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Random robots are more reliable: New AI algorithm for robots consistently outperforms state-of-the-art systems

Northwestern University engineers have developed a new artificial intelligence (AI) algorithm designed specifically for smart robotics. By helping robots rapidly and reliably learn complex skills, the new method could significantly improve the practicality—and safety—of robots for a range of applications, including self-driving cars, delivery drones, household assistants and automation.

Called Maximum Diffusion Reinforcement Learning (MaxDiff RL), the ‘s success lies in its ability to encourage robots to explore their environments as randomly as possible in order to gain a diverse set of experiences.

This “designed randomness” improves the quality of data that robots collect regarding their own surroundings. And, by using higher-quality data, simulated robots demonstrated faster and more efficient learning, improving their overall reliability and performance.

When tested against other AI platforms, simulated robots using Northwestern’s new algorithm consistently outperformed state-of-the-art models. The new algorithm works so well, in fact, that robots learned new tasks and then successfully performed them within a single attempt—getting it right the first time. This starkly contrasts current AI models, which enable slower learning through trial and error.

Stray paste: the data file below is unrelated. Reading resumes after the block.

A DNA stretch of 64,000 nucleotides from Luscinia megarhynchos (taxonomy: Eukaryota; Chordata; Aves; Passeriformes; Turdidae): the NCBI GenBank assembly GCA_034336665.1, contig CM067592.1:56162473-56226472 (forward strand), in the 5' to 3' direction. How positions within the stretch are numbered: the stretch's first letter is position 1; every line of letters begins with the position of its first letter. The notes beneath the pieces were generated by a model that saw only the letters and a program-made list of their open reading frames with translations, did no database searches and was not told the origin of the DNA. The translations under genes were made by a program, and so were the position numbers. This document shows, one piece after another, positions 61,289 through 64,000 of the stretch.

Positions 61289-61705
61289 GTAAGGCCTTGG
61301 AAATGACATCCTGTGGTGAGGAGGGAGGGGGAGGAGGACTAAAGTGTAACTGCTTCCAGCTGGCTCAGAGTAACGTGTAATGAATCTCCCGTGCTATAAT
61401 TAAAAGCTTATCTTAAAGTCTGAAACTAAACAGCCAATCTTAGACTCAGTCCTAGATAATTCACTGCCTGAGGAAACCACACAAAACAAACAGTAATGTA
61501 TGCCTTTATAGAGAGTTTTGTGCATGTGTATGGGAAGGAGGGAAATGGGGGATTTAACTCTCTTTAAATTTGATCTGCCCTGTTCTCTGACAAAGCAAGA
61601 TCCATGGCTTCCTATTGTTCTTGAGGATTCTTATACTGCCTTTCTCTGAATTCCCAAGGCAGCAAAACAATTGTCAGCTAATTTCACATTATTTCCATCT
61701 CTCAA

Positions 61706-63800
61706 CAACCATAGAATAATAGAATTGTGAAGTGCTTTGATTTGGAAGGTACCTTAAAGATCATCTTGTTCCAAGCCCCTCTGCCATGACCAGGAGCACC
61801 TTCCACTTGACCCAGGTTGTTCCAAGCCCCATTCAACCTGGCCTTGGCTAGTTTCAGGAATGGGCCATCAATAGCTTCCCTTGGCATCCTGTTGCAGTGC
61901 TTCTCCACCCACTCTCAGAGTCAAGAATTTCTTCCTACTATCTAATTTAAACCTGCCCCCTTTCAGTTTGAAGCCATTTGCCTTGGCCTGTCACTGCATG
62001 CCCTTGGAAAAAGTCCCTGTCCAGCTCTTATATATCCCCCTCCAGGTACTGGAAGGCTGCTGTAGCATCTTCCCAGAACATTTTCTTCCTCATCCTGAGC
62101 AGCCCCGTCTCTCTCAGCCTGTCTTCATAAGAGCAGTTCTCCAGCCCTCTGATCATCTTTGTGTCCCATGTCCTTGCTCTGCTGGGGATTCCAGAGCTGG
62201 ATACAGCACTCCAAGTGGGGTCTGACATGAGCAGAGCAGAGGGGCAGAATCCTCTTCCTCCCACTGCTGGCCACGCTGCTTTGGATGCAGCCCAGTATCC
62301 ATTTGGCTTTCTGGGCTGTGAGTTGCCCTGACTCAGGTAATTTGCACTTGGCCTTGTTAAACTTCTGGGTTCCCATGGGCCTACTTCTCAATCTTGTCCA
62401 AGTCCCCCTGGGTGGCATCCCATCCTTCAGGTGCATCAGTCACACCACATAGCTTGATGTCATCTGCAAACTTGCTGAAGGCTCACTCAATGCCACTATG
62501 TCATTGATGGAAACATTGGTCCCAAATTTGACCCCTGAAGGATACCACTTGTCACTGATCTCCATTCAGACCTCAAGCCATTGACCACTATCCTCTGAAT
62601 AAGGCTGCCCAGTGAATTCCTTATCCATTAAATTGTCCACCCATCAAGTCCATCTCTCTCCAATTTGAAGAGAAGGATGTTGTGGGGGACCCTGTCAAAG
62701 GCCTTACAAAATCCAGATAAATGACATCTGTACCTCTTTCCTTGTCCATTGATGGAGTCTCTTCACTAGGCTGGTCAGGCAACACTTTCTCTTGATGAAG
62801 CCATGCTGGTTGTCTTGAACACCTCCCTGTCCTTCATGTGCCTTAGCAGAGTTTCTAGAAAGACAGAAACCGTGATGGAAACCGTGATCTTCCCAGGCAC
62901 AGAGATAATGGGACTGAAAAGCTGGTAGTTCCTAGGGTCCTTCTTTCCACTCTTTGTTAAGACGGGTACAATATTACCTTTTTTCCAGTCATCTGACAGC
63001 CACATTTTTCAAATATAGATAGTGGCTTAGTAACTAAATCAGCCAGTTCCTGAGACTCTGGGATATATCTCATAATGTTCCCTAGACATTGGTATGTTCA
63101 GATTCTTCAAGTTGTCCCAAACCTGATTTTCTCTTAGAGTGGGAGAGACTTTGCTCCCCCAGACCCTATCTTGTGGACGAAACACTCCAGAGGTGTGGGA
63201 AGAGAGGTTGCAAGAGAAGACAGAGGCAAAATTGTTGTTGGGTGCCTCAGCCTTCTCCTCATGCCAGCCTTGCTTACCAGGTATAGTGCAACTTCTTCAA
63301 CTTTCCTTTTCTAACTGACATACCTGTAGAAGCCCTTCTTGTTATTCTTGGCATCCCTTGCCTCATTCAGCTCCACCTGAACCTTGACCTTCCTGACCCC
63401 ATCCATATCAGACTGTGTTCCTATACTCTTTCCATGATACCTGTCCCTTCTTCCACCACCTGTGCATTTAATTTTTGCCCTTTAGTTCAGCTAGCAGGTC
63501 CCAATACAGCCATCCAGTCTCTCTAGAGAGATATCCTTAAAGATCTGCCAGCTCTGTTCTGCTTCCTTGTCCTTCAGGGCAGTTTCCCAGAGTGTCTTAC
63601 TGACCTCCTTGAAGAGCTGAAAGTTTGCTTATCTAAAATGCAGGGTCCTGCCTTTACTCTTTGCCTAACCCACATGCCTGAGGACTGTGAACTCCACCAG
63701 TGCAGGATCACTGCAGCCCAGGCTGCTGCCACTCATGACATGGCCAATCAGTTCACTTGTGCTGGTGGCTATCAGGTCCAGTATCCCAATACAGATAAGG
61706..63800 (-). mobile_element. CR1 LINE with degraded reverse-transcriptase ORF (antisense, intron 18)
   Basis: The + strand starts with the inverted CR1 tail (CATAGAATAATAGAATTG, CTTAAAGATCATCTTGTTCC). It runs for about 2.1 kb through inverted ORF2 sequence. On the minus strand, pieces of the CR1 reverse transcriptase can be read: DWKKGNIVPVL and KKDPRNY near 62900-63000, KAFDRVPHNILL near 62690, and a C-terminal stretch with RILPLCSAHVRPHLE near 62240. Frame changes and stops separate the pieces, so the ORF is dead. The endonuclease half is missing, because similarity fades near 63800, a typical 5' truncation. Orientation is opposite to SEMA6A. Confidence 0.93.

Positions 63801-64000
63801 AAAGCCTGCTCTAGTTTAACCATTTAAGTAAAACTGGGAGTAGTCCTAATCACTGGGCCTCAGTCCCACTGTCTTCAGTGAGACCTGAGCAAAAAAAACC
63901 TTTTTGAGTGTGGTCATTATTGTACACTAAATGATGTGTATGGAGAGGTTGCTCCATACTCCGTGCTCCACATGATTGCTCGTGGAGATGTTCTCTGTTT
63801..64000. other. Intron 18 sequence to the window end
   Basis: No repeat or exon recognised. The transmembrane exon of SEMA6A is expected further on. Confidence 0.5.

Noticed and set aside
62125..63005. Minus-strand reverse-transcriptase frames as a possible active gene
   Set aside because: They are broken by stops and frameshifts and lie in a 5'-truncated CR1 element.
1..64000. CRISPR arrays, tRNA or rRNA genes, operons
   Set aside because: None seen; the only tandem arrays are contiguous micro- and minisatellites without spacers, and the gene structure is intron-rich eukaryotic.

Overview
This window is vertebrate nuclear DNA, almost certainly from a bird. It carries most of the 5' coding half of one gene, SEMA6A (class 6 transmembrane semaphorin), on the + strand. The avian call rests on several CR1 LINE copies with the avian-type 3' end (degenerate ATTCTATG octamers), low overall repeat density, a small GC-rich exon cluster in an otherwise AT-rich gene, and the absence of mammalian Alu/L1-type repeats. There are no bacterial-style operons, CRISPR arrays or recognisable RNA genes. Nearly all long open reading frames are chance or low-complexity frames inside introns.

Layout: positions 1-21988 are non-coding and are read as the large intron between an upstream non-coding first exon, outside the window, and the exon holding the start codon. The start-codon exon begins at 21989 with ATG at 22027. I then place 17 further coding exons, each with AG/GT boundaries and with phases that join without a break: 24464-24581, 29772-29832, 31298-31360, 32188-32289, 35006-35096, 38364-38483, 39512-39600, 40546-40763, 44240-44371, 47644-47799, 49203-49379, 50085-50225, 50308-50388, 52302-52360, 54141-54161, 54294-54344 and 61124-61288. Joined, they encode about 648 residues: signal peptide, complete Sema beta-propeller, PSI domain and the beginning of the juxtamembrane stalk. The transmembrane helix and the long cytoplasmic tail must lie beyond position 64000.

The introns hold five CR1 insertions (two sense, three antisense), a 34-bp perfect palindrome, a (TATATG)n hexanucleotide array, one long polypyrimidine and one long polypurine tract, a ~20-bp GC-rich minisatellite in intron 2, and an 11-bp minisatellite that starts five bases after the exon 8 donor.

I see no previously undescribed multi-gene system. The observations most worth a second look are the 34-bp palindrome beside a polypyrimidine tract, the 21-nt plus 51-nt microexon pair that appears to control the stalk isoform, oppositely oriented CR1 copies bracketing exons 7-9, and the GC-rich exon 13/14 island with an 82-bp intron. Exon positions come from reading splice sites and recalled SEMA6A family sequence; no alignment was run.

The research, titled “Maximum diffusion reinforcement learning,” is published in the journal Nature Machine Intelligence.

“Other AI frameworks can be somewhat unreliable,” said Northwestern’s Thomas Berrueta, who led the study. “Sometimes they will totally nail a task, but, other times, they will fail completely. With our framework, as long as the robot is capable of solving the task at all, every time you turn on your robot you can expect it to do exactly what it’s been asked to do. This makes it easier to interpret  successes and failures, which is crucial in a world increasingly dependent on AI.”

Berrueta is a Presidential Fellow at Northwestern and a Ph.D. candidate in mechanical engineering at the McCormick School of Engineering. Robotics expert Todd Murphey, a professor of  at McCormick and Berrueta’s adviser, is the paper’s senior author. Berrueta and Murphey co-authored the paper with Allison Pinosky, also a Ph.D. candidate in Murphey’s lab.

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